the many beautiful fauna we had encountered.


The swallows are a group of

passerine birds in the family
Hirundinidae that are characterised
by their adaptation to aerial feeding.
Swallows are excellent flyers, and use
these skills to feed and attract a mate.
Some species, like the mangrove
swallow, are territorial, whereas
others are not and simply defend their
nesting site. In general, the males
select a nest site, and then attract a
female using song and flight, and
(dependent on the species) guard their
territory. The size of the territory
varies depending on the species of
swallow; in colonial-nesting species it
tends to be small, but it may be much
larger for solitary nesters. Outside the
breeding season, some species may
Courtesy: allaboutbirds.com form large flocks, and species may
also roost communally. This is
thought to provide protection from
predators such as sparrowhawks and hobbies. The swallows have a cosmopolitan
distribution across the world and breed on all the continents except Antarctica. It is
believed that this family originated in Africa as hole-nesters.

Purple Sunbird

The purple sunbird (Cinnyris asiaticus) is a

small sunbird. Like other sunbirds they feed
mainly on nectar, although they will also take
insects, especially when feeding young. They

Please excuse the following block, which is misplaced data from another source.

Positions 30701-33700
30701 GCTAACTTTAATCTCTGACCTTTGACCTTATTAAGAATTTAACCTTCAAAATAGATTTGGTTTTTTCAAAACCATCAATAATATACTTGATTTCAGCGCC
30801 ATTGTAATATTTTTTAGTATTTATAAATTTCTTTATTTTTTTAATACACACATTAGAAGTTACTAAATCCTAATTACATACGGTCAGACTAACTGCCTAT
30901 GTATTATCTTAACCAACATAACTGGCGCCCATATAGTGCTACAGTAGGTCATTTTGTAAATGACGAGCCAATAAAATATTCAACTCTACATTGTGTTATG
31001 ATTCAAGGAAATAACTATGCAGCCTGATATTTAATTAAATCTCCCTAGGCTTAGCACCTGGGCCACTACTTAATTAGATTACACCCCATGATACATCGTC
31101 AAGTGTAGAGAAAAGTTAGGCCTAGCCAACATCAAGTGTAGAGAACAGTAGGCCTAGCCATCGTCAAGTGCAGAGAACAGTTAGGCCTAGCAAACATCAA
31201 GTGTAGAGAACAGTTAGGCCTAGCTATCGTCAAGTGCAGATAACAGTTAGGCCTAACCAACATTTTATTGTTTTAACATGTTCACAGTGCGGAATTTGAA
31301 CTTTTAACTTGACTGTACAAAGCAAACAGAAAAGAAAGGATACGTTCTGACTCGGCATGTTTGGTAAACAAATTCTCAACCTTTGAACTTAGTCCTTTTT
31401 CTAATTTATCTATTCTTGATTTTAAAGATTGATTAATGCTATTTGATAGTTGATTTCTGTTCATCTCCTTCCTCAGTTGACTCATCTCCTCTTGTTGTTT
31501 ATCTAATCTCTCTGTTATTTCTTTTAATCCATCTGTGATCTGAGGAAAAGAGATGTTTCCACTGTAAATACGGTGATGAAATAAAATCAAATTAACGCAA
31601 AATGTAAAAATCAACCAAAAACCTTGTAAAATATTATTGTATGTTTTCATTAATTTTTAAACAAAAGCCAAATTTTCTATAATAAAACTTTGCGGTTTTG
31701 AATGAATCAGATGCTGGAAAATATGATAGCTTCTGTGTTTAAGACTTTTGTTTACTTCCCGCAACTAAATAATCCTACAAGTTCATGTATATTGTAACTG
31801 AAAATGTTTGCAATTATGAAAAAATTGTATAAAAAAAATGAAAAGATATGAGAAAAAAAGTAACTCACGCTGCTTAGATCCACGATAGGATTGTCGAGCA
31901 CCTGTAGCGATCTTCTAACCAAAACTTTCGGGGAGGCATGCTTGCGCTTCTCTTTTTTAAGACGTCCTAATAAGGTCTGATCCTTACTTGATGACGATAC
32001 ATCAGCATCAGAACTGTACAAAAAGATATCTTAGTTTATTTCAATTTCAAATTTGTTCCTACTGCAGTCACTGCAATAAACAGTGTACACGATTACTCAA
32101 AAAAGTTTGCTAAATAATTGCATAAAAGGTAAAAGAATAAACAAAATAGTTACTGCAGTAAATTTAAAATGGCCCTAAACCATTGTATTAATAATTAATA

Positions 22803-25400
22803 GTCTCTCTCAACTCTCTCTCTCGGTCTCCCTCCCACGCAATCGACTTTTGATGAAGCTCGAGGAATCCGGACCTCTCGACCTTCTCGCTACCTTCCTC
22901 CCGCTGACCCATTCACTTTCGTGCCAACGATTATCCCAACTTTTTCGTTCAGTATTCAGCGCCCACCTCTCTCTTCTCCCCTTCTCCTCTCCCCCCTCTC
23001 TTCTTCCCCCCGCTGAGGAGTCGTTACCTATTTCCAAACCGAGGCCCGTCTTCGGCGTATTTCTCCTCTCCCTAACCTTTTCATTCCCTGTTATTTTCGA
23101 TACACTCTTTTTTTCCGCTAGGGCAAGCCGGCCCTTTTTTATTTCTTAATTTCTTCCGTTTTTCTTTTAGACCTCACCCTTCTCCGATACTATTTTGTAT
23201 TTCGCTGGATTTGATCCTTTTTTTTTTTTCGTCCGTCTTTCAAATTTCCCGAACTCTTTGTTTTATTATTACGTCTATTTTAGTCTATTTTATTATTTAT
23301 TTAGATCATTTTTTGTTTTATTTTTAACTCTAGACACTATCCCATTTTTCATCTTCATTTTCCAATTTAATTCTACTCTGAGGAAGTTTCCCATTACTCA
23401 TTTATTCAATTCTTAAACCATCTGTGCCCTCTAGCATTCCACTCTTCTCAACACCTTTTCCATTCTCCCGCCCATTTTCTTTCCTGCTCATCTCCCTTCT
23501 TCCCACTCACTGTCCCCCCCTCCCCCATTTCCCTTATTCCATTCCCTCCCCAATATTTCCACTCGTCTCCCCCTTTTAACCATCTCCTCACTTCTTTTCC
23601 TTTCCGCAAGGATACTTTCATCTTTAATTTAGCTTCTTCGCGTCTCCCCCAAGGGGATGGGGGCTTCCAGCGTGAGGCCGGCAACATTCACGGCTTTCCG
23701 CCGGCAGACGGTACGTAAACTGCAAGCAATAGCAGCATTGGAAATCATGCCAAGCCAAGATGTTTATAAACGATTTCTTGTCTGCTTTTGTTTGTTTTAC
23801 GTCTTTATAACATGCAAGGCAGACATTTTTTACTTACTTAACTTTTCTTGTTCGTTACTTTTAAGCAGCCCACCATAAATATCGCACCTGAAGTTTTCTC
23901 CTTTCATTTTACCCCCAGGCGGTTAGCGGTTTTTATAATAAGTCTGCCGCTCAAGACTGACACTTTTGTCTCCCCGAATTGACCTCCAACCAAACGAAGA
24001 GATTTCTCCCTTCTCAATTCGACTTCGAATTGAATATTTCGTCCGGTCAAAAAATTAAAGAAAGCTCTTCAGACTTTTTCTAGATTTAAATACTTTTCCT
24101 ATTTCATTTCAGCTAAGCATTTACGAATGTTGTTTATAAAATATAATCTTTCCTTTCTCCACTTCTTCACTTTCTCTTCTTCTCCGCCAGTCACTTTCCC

have a fast and direct flight and can take nectar
by hovering like a hummingbird but often
perch at the base of flowers. The males appear
all black except in some lighting when the
purple iridescence becomes visible. Females
are olive above and yellowish below.

It is also called as the indian hummingbird due to its similarity in feeding on the nectar
like the hummingbird. One of the most fascinating thing about this bird is that it uses
spider webs to build its nest by modifying and lining the cobweb structures formed by
colonial spiders like Stegodyphus sarasinorum (Eresidae).

The species is distributed widely from West Asia through the Indian subcontinent and
into Southeast Asia. They are resident birds in most parts of their range and do not move
large distances. They are found in thin forest and garden land, including those in dense
urban areas.


The blue or Indian peafowl originally of

India and Sri Lanka are birds in the